one in Albany will be targeted as she was.
this week, President George W. Bush likened himself
to America’s 16th president, Abraham—Honest Abe—Lincoln.
Bush, who was speaking with a group of seniors
and advocacy-group leaders after a meeting on
Medicare drug benefits, said that both he and
the former president stood by their principles
in the face of criticism during wartime. When
he showed the group a portrait of Honest Abe,
Bush noted how Lincoln was unpopular during the
Civil War but added, “Look what would have happened
to history,” if Lincoln had abandoned his mission.
Crow, Let Me Shake Your Hand—er, Maybe Not
Sheryl Crow has been fighting the good fight in
recent weeks, touring the country in a biodiesel
bus as part of a “Stop Global Warming College
Tour.” According to the Agence France-Presse,
on the way she dropped helpful hints such as “a
bottom-up solution to wipe away global warming”
by using only one square of toilet paper per bathroom
visit. While in Washington, D.C., she also was
caught picking a fight about global warming with
White House big dog Karl Rove during the White
House Correspondents’ Association dinner.
Good Friend, the Terrorist
from Cuba and Venezuela voiced their outrage this
past week when a U.S. court released Cuban refugee
Luis Posada Carriles. Posada Carriles, a well-known
anti-Castro militant, has been sought for decades
in connection to the 1976 terrorist bombing of
a Cuban airliner in which 73 people died. “Posada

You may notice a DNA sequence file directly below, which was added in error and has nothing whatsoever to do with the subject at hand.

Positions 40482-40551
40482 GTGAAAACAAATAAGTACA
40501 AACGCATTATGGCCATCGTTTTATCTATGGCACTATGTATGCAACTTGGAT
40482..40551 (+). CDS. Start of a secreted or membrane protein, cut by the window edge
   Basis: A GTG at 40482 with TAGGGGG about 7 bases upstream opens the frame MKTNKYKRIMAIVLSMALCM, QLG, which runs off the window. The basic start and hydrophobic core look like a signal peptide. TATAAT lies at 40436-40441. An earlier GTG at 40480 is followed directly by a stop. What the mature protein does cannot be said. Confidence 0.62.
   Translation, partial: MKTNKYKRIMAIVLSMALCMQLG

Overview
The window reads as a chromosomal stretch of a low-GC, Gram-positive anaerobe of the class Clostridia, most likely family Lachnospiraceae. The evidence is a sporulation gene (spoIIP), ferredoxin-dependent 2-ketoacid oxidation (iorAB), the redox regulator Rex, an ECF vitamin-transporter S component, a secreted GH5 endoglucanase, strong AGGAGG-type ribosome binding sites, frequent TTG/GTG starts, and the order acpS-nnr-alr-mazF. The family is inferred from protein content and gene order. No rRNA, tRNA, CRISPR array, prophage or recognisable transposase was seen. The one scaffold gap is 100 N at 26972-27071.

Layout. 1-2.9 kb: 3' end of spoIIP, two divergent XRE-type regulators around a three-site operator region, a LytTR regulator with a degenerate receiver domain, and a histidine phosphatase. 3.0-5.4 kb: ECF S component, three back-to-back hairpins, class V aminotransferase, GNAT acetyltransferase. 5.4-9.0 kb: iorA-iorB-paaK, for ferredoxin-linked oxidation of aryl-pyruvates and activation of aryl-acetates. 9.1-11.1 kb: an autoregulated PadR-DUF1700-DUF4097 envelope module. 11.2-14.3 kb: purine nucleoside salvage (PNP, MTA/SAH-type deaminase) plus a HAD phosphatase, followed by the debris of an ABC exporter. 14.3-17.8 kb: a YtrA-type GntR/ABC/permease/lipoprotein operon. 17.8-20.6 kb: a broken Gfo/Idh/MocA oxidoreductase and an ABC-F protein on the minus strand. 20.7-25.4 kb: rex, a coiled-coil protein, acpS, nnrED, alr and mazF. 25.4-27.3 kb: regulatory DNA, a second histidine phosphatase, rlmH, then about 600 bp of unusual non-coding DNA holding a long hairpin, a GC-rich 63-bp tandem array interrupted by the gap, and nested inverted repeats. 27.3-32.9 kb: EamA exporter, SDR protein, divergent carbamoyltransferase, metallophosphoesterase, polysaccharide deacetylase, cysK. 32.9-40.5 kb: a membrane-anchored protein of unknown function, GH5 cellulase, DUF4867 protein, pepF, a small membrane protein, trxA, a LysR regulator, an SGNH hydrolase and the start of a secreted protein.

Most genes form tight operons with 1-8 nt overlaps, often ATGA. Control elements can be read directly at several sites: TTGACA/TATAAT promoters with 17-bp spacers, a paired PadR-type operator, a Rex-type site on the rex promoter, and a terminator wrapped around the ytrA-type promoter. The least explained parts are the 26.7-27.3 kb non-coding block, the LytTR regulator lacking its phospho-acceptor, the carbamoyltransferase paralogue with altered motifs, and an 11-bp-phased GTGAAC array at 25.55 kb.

was being tried, formally accused over 20 years
ago by another Venezuelan government,” said Cuban
National Assembly President Ricardo Alarcon. “Venezuelan
courts that have been demanding him ever since
then.” Many in the international community say
the refusal to hand over Posada Carriles typifies
the United States’ hypocritical stance on just
who is defined as a “terrorist.”
is that happens to a person’s memory whenever
they go before a Senate Judiciary Committee? Attorney
General Alberto Gonzales, an otherwise seemingly
alert man, claimed more than 50 times on April
19 that he couldn’t recall the events that led
to the dismissal of eight U.S. attorneys during
the five-hour grilling he received from Democratic
and Republican senators.
York state Gov. Eliot Spitzer gave the keynote speech at Reform
NY Day 2007 on Monday (April 23) at the Hart Theatre in the
Egg in Albany. Hundreds of good-government activists from
across the state came together at the Capitol to call for
legislators to act upon legislative re- districting, government
transparency, and campaign-finance reform, among other issues.
loose ends this week-